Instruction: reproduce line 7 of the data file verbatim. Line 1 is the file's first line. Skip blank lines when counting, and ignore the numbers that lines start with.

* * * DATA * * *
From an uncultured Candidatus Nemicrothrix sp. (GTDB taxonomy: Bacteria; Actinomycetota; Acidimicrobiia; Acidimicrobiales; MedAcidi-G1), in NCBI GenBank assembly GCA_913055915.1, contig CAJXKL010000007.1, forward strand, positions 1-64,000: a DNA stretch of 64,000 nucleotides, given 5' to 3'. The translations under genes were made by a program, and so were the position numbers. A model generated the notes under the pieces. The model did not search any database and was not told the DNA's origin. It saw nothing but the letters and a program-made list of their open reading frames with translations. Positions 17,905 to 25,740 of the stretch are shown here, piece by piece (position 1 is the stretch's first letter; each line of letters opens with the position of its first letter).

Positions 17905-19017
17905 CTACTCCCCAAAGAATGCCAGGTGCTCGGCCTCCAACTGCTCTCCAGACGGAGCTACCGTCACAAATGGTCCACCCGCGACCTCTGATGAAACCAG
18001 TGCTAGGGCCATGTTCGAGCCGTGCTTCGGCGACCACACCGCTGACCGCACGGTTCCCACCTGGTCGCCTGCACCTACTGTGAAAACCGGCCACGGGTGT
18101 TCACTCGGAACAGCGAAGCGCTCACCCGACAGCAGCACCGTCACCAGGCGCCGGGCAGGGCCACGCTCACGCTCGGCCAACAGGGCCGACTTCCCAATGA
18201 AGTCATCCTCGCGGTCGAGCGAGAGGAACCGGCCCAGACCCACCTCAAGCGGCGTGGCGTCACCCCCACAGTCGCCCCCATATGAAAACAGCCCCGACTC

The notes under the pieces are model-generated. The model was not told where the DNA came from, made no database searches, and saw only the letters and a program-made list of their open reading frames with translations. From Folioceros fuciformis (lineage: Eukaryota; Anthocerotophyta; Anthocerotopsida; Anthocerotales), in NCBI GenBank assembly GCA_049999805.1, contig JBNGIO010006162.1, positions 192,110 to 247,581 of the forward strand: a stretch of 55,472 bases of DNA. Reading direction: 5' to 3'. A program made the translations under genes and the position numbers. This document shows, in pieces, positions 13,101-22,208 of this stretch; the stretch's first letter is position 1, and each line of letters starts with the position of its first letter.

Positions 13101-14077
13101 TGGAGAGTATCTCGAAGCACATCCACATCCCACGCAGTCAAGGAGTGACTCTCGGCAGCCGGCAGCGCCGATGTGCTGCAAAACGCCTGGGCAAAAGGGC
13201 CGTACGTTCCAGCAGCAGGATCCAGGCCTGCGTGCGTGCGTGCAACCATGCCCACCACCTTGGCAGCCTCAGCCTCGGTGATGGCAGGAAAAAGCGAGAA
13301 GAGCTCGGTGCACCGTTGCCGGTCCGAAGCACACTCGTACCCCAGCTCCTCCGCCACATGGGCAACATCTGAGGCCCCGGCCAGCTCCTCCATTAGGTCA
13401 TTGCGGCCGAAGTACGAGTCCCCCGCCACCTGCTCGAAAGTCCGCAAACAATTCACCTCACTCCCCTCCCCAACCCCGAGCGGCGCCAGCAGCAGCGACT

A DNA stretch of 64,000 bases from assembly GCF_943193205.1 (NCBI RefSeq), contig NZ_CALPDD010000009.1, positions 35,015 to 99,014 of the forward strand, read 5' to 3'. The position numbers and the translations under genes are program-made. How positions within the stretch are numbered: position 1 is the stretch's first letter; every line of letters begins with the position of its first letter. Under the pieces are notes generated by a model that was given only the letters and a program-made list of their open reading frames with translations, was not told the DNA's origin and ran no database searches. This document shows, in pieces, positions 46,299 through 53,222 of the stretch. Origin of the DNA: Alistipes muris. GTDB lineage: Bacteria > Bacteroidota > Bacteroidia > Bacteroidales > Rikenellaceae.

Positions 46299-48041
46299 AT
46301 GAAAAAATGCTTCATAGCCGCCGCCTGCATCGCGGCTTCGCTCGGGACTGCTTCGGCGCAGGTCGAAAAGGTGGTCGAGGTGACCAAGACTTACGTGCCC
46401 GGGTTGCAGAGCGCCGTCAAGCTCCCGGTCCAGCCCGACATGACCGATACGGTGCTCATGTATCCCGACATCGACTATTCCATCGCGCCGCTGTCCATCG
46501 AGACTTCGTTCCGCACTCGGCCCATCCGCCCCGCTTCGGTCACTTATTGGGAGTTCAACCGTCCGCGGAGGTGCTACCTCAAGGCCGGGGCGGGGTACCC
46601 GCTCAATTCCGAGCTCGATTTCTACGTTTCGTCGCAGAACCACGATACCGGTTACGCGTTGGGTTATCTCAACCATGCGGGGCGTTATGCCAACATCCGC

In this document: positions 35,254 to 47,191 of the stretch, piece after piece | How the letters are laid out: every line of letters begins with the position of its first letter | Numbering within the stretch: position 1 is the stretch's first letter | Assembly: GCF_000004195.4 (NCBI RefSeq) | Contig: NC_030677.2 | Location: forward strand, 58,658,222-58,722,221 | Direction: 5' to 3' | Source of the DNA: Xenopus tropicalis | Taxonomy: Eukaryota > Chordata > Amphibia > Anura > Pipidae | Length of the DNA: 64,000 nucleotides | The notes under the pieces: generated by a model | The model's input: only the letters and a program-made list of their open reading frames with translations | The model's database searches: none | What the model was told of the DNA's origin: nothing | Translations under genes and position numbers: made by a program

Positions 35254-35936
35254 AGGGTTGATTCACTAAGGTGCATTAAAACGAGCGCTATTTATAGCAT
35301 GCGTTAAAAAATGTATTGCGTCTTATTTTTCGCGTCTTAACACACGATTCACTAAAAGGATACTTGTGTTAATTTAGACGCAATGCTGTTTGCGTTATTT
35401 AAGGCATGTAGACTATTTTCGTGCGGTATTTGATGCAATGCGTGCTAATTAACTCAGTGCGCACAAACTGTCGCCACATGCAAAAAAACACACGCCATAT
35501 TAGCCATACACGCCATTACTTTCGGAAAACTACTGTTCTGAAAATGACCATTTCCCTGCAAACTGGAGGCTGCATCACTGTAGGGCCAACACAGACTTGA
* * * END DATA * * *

The notes under the pieces are model-generated. The model was not told where the DNA came from, made no database searches, and saw only the letters and a program-made list of their open reading frames with translations. From Folioceros fuciformis (lineage: Eukaryota; Anthocerotophyta; Anthocerotopsida; Anthocerotales), in NCBI GenBank assembly GCA_049999805.1, contig JBNGIO010006162.1, positions 192,110 to 247,581 of the forward strand: a stretch of 55,472 bases of DNA. Reading direction: 5' to 3'. A program made the translations under genes and the position numbers. This document shows, in pieces, positions 13,101-22,208 of this stretch; the stretch's first letter is position 1, and each line of letters starts with the position of its first letter.